A gradient is the multi-dimensional version of a derivitive. Imagine you’re standing on a hill and you want to know the fastest way downhill. The gradient gives you coefficients of the two coordinates (North/South, East/West) that point uphill the fastest… going opposite the gradient points you the fastest way downhill. In the section above we used the gradient descent algorithm with only one variable… but in that case it’s more accurate to have called it the derivitive descent algorithm! Gradient descent was originally designed for algorithms with multiple variables. So let’s find the gradient for the affine function and use it to optimize our coefficients!

The error function we’ve used previously was the sum of squared errors. However, we’re not restricted to using only this error function. In fact, for this application a different error function is commonly used, called Mean Squared Error. It’s very similar to SSE, as you’ll see below. Also, in the field of deep learning, error functions are usually called loss functions:

\[MSE = \frac{1}{n} \sum_{i=1}^n (\hat{y_i} - y_i)^2\]

However, when you expand it to include the specific function that generates y-hat, in this case the affine function, things begin to look different:

\[MSE(m, b) = \frac{1}{n} \sum_{i=1}^n (mx_i + b - y_i)^2\]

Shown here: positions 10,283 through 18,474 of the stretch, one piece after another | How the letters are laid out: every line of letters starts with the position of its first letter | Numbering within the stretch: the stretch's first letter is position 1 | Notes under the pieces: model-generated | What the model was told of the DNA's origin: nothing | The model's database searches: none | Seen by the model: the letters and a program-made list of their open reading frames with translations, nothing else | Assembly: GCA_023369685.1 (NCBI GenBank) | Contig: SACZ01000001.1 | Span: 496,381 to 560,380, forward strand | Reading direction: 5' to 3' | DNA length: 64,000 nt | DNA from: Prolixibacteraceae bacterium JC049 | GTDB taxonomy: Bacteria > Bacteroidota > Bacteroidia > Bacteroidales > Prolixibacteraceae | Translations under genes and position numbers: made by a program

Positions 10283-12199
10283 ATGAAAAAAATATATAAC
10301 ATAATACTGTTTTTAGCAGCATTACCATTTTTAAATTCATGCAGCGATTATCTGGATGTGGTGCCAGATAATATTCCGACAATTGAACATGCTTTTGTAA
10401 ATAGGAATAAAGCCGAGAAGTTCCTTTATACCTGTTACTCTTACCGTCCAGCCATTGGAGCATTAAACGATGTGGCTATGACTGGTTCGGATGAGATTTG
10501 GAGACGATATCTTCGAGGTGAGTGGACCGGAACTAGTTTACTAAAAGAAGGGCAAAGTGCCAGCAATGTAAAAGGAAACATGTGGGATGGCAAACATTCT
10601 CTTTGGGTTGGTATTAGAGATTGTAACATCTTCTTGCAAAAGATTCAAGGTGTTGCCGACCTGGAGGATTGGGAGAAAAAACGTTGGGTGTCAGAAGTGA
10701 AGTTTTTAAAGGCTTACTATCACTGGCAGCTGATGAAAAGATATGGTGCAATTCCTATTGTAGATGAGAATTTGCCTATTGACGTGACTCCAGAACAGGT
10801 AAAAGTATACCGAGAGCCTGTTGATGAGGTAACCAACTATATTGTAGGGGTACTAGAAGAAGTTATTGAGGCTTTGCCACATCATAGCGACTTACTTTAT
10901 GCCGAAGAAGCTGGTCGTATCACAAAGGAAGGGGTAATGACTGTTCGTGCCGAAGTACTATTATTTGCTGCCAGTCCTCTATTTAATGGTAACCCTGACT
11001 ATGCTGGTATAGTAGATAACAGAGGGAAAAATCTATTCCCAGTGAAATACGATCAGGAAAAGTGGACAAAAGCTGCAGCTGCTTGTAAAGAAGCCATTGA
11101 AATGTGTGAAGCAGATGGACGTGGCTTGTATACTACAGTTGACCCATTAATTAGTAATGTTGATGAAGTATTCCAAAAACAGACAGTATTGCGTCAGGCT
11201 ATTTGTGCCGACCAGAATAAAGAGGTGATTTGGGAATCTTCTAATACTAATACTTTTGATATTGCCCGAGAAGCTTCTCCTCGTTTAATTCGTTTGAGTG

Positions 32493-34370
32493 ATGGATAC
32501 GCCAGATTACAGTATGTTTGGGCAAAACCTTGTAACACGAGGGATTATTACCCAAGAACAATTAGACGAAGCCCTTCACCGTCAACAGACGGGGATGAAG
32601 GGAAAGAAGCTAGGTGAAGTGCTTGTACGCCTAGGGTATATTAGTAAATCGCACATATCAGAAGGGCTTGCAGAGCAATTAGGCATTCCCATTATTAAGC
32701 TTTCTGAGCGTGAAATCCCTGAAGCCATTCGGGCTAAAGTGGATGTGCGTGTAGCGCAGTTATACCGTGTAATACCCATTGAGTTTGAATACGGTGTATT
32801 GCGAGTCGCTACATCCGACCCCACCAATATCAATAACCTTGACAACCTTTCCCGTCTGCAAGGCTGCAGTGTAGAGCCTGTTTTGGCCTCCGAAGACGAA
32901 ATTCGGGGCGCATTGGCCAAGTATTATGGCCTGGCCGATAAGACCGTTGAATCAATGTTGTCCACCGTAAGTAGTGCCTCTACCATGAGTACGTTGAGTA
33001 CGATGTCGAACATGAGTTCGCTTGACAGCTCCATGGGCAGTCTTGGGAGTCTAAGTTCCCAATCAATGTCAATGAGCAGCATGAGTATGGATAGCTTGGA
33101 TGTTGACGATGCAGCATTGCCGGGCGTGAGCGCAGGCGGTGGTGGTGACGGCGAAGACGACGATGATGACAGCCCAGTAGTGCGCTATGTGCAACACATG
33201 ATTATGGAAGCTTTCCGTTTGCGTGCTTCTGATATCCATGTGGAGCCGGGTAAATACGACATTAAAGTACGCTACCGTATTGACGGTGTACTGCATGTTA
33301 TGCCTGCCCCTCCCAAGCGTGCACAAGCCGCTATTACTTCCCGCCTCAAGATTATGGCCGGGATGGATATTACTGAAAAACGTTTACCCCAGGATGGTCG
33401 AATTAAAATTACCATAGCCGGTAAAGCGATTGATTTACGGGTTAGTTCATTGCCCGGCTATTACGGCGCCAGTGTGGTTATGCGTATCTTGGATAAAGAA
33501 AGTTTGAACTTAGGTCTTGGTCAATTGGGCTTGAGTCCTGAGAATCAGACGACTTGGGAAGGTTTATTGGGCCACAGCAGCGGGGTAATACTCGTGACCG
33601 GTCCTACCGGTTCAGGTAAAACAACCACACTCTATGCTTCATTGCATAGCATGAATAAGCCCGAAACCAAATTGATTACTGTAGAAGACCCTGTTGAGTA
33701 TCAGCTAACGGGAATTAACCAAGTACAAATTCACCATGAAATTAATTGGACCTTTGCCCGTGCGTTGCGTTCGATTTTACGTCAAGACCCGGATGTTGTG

The gradient of this function is a little messy, and like the derivative done in the last section, involves the chain rule. So I’ll skip a few steps. But the overall idea is that we have to take independent derivitives for each of the variables m and b that contribute to the function. The backwards d symbol means “derivative with respect to” and the two parameters we’re taking derivatives with respect to are m and b:

\[\frac{\partial}{\partial m} \frac{1}{n} \sum_{i=1}^n (mx_i + b - y_i)^2 = \frac{1}{n} \sum_{i=1}^n (mx_i + b - y_i)x_i\] \[\frac{\partial}{\partial b} \frac{1}{n} \sum_{i=1}^n (mx_i + b - y_i)^2 = \frac{1}{n} \sum_{i=1}^n (mx_i + b - y_i)(-1)\]
# Re-define the gradient function to accept a dataframe and a model.

def get_affine_gradient(df, model, X, y):
    This function finds the gradient of an affine function with parameters
    m, b and returns a tuple (derivative_m, derivative_b).
    df["y_pred"] = [model.predict(x) for x in df[X]]
    n = len(df)
    # Note: the gradient is divided by `n` to get the "average gradient."